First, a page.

Findings  In this survey of 31 core surgical faculty members and 39 categorical general surgery residents, faculty members perceived that senior residents underperformed expectations in operative entrustable professional activities but performed at a higher level than the level of autonomy entrusted to them.

Meaning  In establishing competency-based curricula, entrustable professional activities provide a framework for graduated autonomy to improve the resident operative experience.

Abstract

Importance  Competency-based assessments of surgical resident performance require metrics of entrustable autonomy.

Objectives  To designate entrustable professional activities (EPAs) in global performance and in specific operations, and to identify differences in perceived capability, autonomy, and expectations between surgical faculty and residents.

Design, Setting, and Participants  This survey study was conducted from August 9, 2016, through August 24, 2016, in the Department of Surgery at the UCLA David Geffen School of Medicine. The survey instrument consisted of 5-point Likert scales for assessing perceptions of entrustability for 5 global and 5 operative EPAs. Faculty members were surveyed regarding resident capabilities and expected capabilities by postgraduate year. Residents were surveyed regarding their own capabilities, actual autonomy entrusted in the last EPA performed, and expected capabilities.

Main Outcomes and Measures  Differences in mean ratings were assessed across 7 comparison domains.

Results  Among 78 total faculty members, 31 (40%) participated in the survey. Among 49 residents, 39 (80%) participated in the survey. Residents generally rated their global EPA performance higher than the faculty did (mean, 3.7 vs 2.8; P < .01), but operative EPA performance ratings were equivalent (mean, 2.7 vs 2.4; P < .12). Faculty members perceived senior residents as underperforming expectations in operative EPAs. Most faculty members (80%) expected residents not to be independently capable of performing complex operations by graduation. Faculty members perceived residents in postgraduate years 4 and 5 to have greater operative capability than the level of autonomy entrusted to those residents (95% CI, 3.3-3.5 vs 1.9-2.2).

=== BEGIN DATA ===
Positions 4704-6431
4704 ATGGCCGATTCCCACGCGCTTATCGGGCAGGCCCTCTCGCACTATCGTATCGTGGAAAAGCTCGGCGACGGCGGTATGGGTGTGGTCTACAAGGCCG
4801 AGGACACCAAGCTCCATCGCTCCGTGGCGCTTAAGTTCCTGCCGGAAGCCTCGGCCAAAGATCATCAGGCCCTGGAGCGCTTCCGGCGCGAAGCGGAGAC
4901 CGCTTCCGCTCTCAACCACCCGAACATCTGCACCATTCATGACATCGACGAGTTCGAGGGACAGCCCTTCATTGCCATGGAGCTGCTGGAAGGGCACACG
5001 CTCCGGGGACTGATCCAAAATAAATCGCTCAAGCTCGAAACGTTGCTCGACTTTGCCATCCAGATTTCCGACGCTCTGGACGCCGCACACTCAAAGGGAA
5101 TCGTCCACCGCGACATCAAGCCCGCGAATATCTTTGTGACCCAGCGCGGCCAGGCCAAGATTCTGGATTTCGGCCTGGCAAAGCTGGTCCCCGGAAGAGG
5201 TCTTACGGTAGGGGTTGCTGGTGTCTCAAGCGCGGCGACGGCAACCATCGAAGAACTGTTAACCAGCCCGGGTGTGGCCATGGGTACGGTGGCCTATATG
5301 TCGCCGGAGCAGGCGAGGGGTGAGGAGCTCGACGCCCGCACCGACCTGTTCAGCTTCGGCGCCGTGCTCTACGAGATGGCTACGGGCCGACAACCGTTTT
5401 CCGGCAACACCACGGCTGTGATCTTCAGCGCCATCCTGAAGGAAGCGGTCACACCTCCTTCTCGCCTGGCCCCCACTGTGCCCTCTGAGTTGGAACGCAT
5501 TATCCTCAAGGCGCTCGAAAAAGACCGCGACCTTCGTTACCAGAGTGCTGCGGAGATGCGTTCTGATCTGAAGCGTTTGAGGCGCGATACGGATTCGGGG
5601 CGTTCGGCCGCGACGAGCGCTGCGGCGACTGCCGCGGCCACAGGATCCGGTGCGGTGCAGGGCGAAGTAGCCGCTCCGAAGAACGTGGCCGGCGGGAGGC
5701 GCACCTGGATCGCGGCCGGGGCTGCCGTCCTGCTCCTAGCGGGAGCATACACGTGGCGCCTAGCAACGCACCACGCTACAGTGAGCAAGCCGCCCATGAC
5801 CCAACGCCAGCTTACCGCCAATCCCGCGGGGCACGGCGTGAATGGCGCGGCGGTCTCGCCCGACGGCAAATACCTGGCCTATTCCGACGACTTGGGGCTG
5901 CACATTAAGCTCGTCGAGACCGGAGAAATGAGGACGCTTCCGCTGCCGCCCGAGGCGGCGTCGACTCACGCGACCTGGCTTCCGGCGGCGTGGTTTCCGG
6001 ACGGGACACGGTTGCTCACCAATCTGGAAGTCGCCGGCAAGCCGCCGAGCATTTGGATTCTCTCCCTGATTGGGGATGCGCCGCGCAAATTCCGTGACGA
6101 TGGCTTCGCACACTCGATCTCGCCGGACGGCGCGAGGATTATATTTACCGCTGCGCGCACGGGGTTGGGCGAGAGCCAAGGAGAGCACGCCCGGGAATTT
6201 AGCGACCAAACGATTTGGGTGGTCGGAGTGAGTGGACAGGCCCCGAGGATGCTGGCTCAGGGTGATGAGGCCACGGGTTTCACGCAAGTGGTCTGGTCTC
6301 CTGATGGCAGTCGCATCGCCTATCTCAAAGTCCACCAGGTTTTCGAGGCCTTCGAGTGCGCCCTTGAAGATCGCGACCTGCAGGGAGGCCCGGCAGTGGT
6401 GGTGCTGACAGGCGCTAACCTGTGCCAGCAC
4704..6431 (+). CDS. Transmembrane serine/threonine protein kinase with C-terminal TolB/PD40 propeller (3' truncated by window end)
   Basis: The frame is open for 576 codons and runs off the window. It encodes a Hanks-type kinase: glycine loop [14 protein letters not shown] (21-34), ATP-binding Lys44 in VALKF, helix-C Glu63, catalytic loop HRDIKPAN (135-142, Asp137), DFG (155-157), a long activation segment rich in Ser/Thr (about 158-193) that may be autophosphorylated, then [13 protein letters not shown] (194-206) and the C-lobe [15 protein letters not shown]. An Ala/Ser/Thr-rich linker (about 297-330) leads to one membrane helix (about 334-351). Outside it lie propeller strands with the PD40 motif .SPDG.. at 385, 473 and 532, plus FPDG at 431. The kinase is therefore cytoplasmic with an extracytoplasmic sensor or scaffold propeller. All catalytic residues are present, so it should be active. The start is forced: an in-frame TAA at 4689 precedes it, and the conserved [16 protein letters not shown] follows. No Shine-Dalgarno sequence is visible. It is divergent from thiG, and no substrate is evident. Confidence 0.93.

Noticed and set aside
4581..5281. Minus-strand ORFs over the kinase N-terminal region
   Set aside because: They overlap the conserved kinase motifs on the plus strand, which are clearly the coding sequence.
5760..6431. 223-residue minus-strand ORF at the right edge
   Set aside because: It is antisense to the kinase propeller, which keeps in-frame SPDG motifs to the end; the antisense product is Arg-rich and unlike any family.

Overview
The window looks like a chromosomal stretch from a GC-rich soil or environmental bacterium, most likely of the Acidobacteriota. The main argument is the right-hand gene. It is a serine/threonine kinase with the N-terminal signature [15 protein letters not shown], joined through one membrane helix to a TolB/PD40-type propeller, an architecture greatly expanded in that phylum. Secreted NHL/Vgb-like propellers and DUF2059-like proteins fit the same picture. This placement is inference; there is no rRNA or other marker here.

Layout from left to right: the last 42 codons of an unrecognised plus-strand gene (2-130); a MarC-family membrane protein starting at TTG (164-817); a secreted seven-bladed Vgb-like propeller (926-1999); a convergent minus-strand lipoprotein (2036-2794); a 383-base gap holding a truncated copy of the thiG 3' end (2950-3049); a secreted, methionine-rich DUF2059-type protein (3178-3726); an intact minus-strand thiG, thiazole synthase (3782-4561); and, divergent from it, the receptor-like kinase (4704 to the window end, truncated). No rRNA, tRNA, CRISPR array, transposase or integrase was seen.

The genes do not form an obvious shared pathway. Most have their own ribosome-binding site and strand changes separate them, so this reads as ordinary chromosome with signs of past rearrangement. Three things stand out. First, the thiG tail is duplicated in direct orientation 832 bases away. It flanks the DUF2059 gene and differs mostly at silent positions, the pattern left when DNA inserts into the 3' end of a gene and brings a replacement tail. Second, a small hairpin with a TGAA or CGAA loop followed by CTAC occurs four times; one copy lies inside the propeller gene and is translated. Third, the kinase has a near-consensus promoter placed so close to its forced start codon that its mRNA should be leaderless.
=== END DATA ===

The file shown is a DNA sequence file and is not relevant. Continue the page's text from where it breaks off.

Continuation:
Conclusions and Relevance  Global and operative EPAs are practical for developing competency-based curricula. Graduated autonomy should be granted to improve the operative experience for residents.

Introduction

The competency of surgical residents in operative skills has been the subject of significant research and debate in recent years. Studies have intimated that surgical residents lack confidence and are not capable of operating independently at the time of graduation.1-4 In response, the Accreditation Council for Graduate Medical Education (ACGME) and the American Board of Surgery have implemented directives to increase resident operative experience and to improve competency-based assessments in training programs.5,6

Hirschl7 advised that introducing graded responsibility significantly enhances competency-based assessments for surgical residents. Nevertheless, the breadth of responsibility surgeons must assume is formidable, and concrete grades of responsibility remain unclear. Quiz Ref IDAssessments of “entrustable professional activities” (EPAs)8(p1176) provide valuable benchmarks for skills acquisition, characterizing the degree to which a responsibility may be consigned to a trainee to execute autonomously.9-11 These EPAs have not yet been formally incorporated into evaluations of graded responsibility and autonomy in surgical training.

In the present study, we examined select EPAs in global performance and in specific operations to assess resident development in the surgical training program at the UCLA David Geffen School of Medicine. Faculty members and residents were surveyed regarding their perceptions of capability, entrusted responsibility, and resident expectations of these EPAs. We sought to identify the differences in these perspectives on specific EPAs between surgical faculty and residents.

Methods
Setting and Participants